Brandon Purcell, VP, Principal Analyst
If Amazon can make the mistake, it’s a good bet you can, too. In this episode, VP, Principal Analyst Brandon Purcell discusses some of the mistakes that lead to bias in AI and what the impact can be.
To level-set, Purcell defines exactly what is meant by “fairness” in the context of AI and why it’s such a challenge. “There are 21 different mathematical representations of fairness,” he says to emphasize that “fair” is not a simple concept to convey through AI. “So it’s easy to say ‘We want to be fair in the AI systems that we’re creating,’ but what that actually means in practicing it consistently in our processes can be challenging.”
Why is bias in AI such a risk to firms today? Purcell outlines some of the most prominent reasons, ranging from regulatory compliance issues to the risk of alienating large swaths of values-based consumers if bias is uncovered. But in addition to the “stick” as a motivator, Purcell says there are some “carrots” to encourage firms to look for and address bias in their AI systems (think diversifying your workforce and expanding your addressable market).
Purcell also provides real examples of bias found in AI, including the causes and outcomes. The first example covers a hiring algorithm Amazon developed but never used that was deprioritizing female candidates due to a lower number of applicants (in the algorithm’s mind, they had a lower likelihood of being employed, so they were pushed to the bottom of the pile). Another example in the healthcare field illustrates the risk of using a “proxy” when the data you want to use for a desired outcome is not available.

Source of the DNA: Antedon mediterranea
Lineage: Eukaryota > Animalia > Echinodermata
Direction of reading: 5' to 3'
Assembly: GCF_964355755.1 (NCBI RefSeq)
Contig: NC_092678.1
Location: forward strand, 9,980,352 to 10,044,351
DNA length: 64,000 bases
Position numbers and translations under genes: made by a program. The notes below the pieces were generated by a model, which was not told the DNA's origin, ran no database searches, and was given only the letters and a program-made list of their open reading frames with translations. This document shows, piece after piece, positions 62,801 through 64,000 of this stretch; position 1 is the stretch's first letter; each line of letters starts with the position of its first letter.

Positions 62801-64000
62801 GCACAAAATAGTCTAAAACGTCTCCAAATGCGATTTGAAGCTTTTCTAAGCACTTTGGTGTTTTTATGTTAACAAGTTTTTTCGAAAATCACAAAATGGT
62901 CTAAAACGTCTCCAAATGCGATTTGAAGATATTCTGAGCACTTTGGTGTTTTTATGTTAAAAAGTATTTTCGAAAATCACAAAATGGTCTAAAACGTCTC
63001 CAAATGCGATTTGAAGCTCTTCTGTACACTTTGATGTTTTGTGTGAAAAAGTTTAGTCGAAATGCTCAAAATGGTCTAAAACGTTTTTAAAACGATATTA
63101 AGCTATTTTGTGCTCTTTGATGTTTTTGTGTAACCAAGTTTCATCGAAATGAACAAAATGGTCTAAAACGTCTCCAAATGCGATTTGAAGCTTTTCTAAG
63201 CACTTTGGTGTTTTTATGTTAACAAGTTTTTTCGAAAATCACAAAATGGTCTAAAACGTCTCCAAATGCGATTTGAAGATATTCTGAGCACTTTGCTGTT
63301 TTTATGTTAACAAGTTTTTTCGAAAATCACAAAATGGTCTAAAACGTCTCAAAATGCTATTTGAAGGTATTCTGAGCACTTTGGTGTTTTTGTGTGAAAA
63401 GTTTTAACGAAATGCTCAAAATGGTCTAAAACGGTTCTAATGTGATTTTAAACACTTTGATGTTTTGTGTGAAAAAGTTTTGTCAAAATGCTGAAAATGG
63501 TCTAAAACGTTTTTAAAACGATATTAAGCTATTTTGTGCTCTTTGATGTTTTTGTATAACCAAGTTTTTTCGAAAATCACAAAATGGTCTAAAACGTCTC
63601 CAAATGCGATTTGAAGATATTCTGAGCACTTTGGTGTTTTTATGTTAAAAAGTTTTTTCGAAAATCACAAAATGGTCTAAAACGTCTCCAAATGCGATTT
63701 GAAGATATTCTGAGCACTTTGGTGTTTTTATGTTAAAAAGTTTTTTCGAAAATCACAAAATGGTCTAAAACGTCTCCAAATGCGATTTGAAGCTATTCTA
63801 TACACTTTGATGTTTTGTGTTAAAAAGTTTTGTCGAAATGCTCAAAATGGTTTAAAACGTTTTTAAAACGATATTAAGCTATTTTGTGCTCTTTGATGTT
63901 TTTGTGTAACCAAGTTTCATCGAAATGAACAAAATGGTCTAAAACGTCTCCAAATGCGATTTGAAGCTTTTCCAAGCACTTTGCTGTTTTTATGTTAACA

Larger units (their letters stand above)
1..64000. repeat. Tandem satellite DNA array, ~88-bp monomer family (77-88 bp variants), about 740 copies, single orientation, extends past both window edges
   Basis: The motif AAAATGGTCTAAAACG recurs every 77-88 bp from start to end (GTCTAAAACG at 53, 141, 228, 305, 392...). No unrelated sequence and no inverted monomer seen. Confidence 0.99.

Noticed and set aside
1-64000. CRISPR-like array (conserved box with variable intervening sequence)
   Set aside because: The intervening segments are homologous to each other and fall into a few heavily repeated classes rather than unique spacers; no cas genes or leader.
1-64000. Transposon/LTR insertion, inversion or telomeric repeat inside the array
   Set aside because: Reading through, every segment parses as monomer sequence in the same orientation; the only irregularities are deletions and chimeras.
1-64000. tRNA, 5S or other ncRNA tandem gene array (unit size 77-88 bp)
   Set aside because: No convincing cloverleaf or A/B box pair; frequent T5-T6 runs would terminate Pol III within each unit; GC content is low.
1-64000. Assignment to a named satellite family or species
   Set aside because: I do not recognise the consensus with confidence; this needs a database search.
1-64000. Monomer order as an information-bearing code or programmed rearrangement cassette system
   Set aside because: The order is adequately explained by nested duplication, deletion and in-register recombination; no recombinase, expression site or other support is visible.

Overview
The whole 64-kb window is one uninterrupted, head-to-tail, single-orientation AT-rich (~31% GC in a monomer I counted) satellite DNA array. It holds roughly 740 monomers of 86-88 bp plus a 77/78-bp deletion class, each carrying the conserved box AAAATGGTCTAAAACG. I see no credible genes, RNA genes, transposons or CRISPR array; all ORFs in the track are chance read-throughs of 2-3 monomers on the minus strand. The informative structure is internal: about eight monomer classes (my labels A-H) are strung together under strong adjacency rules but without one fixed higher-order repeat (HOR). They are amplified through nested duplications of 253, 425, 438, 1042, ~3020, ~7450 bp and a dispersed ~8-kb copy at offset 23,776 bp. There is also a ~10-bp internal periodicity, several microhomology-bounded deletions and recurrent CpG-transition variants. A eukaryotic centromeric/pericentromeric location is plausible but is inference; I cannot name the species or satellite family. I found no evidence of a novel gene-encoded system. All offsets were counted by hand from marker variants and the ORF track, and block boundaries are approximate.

Purcell then provides some suggestions on how firms can identify bias and optimize algorithms to avoid some of the issues described, emphasizing that this work is more human than technological. “It’s so important to start the AI lifecycle by bringing in a diverse group of viewpoints and discussing the potential AI use case,” Purcell says. And that means asking the very basic question: “Does it make sense to outsource an important decision to a computer?”
The episode wraps up with a discussion of which roles within the organization are responsible for ensuring that AI is fair. (Hint: It’s NOT the data scientists or developers).